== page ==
Tell me about the paranormal investigators of the Travel Channel show “Ghost Adventures.” Is that how they make their living?
—Judy Coburn, Hopkinsville, Kentucky
According to Zak Bagans, 35, the host and executive producer of “Ghost Adventures,” paranormal investigation is a full-time job for him, his co-executive producer Nick Groff, 32, and cameraman Aaron Goodwin, 36. Bagans says, “Live it, breathe it, be it. We wouldn’t have time to work another job if we wanted to.”
It was Groff who first became interested in the paranormal, resulting from what he calls a near-death experience following a fall from a tree in his family’s home in Salem, N.H., when he was 8 years old. Two years after the fall, which he says may have made him more receptive to the supernatural, he claims to have seen a ghostly black figure and his interest in the paranormal was set in motion.
Bagans’ interest in ghosts and things that go bump in the night was the result of an encounter with the spirit of a woman who allegedly haunted his former apartment building in Trenton, Mich. He and Groff met and realized they shared a common interest after they both moved to Las Vegas, Nev.
Bagans, who was a disbeliever until his first encounter, says it isn’t his job to convince other disbelievers. “That’s not why we’re doing this. We do this for our own sake. We were doing this before the TV show. It’s very important to understand that. We know there’s people out there that will not believe. If we do convince them through our evidence, then, hey, that’s great, join us now in the believing box.”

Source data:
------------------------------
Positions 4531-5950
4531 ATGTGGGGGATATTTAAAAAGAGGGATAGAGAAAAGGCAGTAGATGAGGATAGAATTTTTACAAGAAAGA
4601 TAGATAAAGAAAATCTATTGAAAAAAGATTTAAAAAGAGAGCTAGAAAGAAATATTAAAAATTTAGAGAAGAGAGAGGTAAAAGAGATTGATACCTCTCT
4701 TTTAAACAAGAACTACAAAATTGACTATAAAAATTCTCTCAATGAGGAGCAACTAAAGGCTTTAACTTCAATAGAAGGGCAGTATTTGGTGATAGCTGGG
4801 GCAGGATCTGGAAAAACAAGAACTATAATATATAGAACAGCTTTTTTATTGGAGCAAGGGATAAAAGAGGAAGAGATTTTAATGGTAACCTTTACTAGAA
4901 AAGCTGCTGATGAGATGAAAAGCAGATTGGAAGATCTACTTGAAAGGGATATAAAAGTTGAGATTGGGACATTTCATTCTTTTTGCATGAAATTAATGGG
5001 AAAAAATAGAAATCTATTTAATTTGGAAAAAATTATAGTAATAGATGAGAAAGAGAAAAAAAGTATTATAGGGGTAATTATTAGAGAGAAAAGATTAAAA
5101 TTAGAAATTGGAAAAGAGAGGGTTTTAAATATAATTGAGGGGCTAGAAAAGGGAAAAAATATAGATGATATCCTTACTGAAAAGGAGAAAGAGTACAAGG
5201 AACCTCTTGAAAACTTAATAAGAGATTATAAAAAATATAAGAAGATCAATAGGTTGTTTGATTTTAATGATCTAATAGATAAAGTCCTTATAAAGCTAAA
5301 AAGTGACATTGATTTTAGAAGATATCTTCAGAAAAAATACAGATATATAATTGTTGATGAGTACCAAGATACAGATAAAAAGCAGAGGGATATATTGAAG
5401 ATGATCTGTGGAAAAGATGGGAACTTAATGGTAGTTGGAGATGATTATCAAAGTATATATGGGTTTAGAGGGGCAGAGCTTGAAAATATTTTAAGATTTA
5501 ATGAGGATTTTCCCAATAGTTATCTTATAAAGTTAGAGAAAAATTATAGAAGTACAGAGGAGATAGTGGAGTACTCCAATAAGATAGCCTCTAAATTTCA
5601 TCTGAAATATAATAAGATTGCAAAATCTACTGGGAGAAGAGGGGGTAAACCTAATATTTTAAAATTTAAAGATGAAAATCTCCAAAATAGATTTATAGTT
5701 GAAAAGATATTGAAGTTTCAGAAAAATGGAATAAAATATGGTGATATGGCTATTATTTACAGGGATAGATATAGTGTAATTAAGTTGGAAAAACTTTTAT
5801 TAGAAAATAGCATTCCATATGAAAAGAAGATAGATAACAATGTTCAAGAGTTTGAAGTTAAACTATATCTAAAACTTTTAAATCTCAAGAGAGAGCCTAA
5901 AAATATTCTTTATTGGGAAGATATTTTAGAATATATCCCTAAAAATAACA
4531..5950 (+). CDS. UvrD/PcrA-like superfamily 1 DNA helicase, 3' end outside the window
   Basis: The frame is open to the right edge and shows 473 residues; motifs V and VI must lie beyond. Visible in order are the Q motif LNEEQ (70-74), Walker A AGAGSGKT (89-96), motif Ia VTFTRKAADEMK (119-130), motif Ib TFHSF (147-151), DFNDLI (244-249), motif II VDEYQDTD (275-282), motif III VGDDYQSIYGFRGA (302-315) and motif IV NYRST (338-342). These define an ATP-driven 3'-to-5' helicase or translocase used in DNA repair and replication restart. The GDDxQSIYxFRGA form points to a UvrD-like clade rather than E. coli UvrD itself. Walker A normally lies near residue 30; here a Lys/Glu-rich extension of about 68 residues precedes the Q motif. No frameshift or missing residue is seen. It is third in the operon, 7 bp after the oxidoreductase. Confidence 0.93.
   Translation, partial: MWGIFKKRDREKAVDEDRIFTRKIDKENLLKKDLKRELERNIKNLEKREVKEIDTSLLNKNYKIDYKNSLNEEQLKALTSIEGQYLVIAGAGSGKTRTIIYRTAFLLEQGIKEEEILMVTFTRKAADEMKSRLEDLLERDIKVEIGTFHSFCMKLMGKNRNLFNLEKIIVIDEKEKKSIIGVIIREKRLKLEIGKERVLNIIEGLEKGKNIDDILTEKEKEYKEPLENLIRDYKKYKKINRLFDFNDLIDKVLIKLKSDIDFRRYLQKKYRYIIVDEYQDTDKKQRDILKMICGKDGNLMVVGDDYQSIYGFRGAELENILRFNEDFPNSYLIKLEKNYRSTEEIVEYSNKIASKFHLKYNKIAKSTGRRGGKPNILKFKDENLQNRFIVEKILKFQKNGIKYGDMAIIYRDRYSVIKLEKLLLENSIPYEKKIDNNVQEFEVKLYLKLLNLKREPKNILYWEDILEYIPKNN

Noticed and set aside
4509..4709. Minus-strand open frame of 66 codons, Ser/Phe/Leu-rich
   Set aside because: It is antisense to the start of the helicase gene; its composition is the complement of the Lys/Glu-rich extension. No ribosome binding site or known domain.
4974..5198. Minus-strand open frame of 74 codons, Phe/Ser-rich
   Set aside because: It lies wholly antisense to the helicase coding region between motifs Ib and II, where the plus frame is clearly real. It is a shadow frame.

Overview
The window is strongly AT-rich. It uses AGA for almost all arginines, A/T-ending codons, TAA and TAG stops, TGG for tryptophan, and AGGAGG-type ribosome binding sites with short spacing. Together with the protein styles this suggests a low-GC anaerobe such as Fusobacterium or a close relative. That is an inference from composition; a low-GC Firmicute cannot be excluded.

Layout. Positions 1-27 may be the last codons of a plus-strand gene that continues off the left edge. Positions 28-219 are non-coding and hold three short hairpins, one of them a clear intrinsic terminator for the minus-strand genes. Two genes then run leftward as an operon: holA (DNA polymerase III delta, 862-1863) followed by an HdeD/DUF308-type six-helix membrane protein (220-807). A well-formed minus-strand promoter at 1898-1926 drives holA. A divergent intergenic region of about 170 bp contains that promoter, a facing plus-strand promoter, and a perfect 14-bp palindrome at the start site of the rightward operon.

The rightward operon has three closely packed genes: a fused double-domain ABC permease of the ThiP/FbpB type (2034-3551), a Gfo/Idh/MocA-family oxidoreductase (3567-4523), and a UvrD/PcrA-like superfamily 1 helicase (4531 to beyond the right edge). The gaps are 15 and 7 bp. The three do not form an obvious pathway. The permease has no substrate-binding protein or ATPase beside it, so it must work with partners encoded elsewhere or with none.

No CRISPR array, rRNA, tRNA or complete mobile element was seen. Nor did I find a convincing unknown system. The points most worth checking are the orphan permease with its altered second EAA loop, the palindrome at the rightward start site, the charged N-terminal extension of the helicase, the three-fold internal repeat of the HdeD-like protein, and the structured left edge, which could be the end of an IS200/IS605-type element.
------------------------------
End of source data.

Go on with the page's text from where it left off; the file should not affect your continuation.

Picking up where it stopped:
Groff and Bagans co-founded the Ghost Adventures Crew (GAC). Their first paranormal investigations as a team—they brought in Goodwin as their cameraman—took place all over Nevada, and the footage they captured led to an award-winning, nationally televised “Ghost Adventures” documentary, which was the impetus for the Travel Channel series.
Goodwin, who has to have a firm grip on his camera to get clear shots of the apparitions, admits he still sometimes gets scared but he feels that what he is doing helps answer the mystery of whether or not there is life after death.
“We were scared at first but now instead of running and screaming, we hold our ground,” he says. “We get spooked in the moment, but it sets in and it’s a sense of relief that, ‘Thank you for validating to me right now that you just gave me some type of closure for death. That you are using your energy to interact with me, the energy that was in your living body, you’re giving us validation right now of life after death.’”
Bagans and Goodwin still live in Las Vegas, Nev. Groff, his wife and daughter split their time between homes in New Hampshire and Massachusetts.